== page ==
It's also good how the dialogue reads smoothly and you can distinguish a little bit who is speaking now. As the main part of the chapter, I think it's very good and exciting to pick up a bit from the prologue with more questions, such as the connection between Bear and Stephanie and the clerk is but also to jump ahead and hint at Leon.

Out in the shadows of the cliffs, Stephanie shivered. Her hair was cloaked safely in the hood, but she was still a wanted woman.


I don't know why, but the sentence doesn't seem extremely striking, (which is good) and yet it gives away a very important piece of information. She as a sailor is wanted? I hope there are some more background stories about Stephanie.

"I suppose you are still up to no good with that wizardry club?" Mama Harley asked, sitting down opposite of Stephanie.


Mama Harley's statement comes across to me as if she doesn't know what Stephanie has just done by letting a prisoner escape. This gives me a bit to think about Stephanie's character. Not knowing so directly exactly how old she is and what has happened in her past, I can only speculate that perhaps she had a vivid imagination as a child. Indeed, with the conversation with the clerk, it seemed as if she was on a par with him.

This brief visit to Mama Harley seemed a little out of place to me. Apart from the those two sentences they exchanged (and the eating of crackers) I didn't think much happened there yet and wonder how far this ties in with the rest of the plot.

The ending was very good and kept the narrative pace from the beginning. The brief meeting between Stephanie and the recluse was well chosen to give some more information and I also thought there was a good opportunity to give Stephanie that "main character" feel when the recluse talks about her hair.

I'm not sure yet where the story will take the reader. But what I do like is how you keep the tension going and leave the reader with lots of questions. While reading I somehow got the feeling that pirates might be involved, (probably because of the island theme and the sailors :D) but I'll just let myself be surprised!

Have fun with the writing!

Mailice.






Thanks for the review! I'll look back at the part with Mama Harley, but I am trying to keep what Stephanie is doing kind of mysterious, and hopefully it will be a little clearer in the next chapter. (i wasn't think about pirates, but you might have given me a few ideas... ;))



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Sat Mar 27, 2021 8:19 am
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ForeverYoung299 wrote a review...



Hello. Here for a review.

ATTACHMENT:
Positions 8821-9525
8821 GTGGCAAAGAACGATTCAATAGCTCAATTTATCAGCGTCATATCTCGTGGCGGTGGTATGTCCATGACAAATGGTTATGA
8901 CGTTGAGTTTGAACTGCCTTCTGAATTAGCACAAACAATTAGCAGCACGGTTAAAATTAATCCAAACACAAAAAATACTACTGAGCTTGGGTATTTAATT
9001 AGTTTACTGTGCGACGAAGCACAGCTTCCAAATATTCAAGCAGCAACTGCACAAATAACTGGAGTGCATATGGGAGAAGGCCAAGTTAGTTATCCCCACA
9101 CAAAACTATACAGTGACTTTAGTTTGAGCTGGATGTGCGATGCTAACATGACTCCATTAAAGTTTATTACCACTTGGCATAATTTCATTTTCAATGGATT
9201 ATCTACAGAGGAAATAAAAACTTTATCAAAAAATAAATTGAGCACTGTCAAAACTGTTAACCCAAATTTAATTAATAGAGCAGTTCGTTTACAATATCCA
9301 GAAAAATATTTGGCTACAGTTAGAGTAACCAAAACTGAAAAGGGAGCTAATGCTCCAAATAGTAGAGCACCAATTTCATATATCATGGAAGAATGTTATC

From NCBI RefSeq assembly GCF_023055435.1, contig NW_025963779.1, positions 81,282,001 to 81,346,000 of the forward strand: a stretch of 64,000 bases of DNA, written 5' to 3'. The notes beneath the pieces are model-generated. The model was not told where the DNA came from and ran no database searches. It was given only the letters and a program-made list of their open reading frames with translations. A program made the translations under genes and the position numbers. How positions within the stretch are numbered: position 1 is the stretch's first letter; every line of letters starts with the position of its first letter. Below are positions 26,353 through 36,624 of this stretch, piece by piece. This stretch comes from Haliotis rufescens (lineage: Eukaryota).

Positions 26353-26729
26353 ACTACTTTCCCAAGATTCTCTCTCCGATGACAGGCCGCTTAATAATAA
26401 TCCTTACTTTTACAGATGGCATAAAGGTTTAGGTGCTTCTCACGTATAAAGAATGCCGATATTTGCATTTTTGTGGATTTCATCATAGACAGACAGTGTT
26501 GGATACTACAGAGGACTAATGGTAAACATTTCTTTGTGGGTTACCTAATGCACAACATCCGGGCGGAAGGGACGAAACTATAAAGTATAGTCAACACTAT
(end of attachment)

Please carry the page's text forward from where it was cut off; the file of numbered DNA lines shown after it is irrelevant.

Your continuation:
I will review paragraph by paragraph.

Sirrah Bear stood on the deck of the ship, looking far out to the horizon. He never really belonged on this tiny island, cramped with inert human life. His paws were chained together behind his back, and a muzzle clamped his jaws shut. A millstone was tied to his foot, but he maintained his dignity, the longing in his eyes stronger than any physical bond they place on him.


I think the first line is good, at least it hooked me to read the rest.
In the second line, there is a mistake. I think the ‘on’ will be ‘to’. The rest of the lines were great. I reckon he is being sort of kidnapped or he is being detained from achieving his goal.

You are here sentenced to death for these charges: murder, theft, and impersonation of the Prince, may he rest in peace.” Here the sailors and guards drew two fingers down their lips, in silent remembrance of the dead Prince that stood concealed before their blinded eyes. “May the seas wash you of your guilt.”

Oh! Death! Was he an evil person? Will those people throw him into the sea?!

There was no ceremony in these words; the lector meant them. There were still a few who believed, though many consider it vague superstition. If Sirrah Bear was innocent, the sea would save him. In one slow movement, the lector signalled the sailor next to the bear. “Hold fast,” the sailor said, and for the first time Sirrah Bear looked at him. The millstone went over the bow and the bear jumped, refusing to be pulled down by its weight. Under the water he thrashed, snapping the ropes that were loosened around his wrists and kicking steadily against the weight of the millstone. The muzzle was water-tight, and with those precious seconds of air he yanked at the chain and it broke, trailing far under him to the navy depths of the sea. His great lungs were far from tired, and he paddled swiftly into the sea, far from the island and ever closer to home.

Yes, I was correct. They threw him. Was he an honest man then? Cuz he was able to break all the obstacles...
I didn't like the use of‘ever closer’. You could write simply closer.

Inside the sailor paused, jotting down the bare bones of a message on a warm sheet of parchment.

I suggest putting a comma after inside.

“It’s hard to tell, but he realized something. At least he recognized me, I think.” The disguise was clever enough to blur suspicious eyes, but the sailor’s blue eyes and light dialect were enough to give her away to anyone who knew her. “And anyway, we know those bonds wouldn’t have held him. The millstone was barely attached to the chain, all it would take is one kick for Justin to free himself.”

Hm... It's getting interesting. They helped him!! Um... Was the lector the one who didn't help

She sat down quietly, picking at stalks of grass and twining violets and dandelions into a string.

Could you remove at before stalks?

Overall, it was a good one. One thing I will suggest is making a character box where you can just write a little about all the characters. If you don't want to make that, then you have to clearly specify who is speaking. You introduced too many characters at the same time. That makes it difficult to understand. Please pay attention to these factors.

And yes, can you pls tag me when you release the next chapter?
~ ForeverYoung299






Thanks for the review! I figured I might have introduced a few to many characters, but for now the only important ones are Sirrah Bear and Stephanie. I didn't think about making a character sheet, but that might help me plot the next few chapters better. I'm really glad you liked it!





No problem.




See the world. It's more fantastic than any dream made or paid for in factories. Ask for no guarantees, ask for no security.
— Ray Bradbury, Fahrenheit 451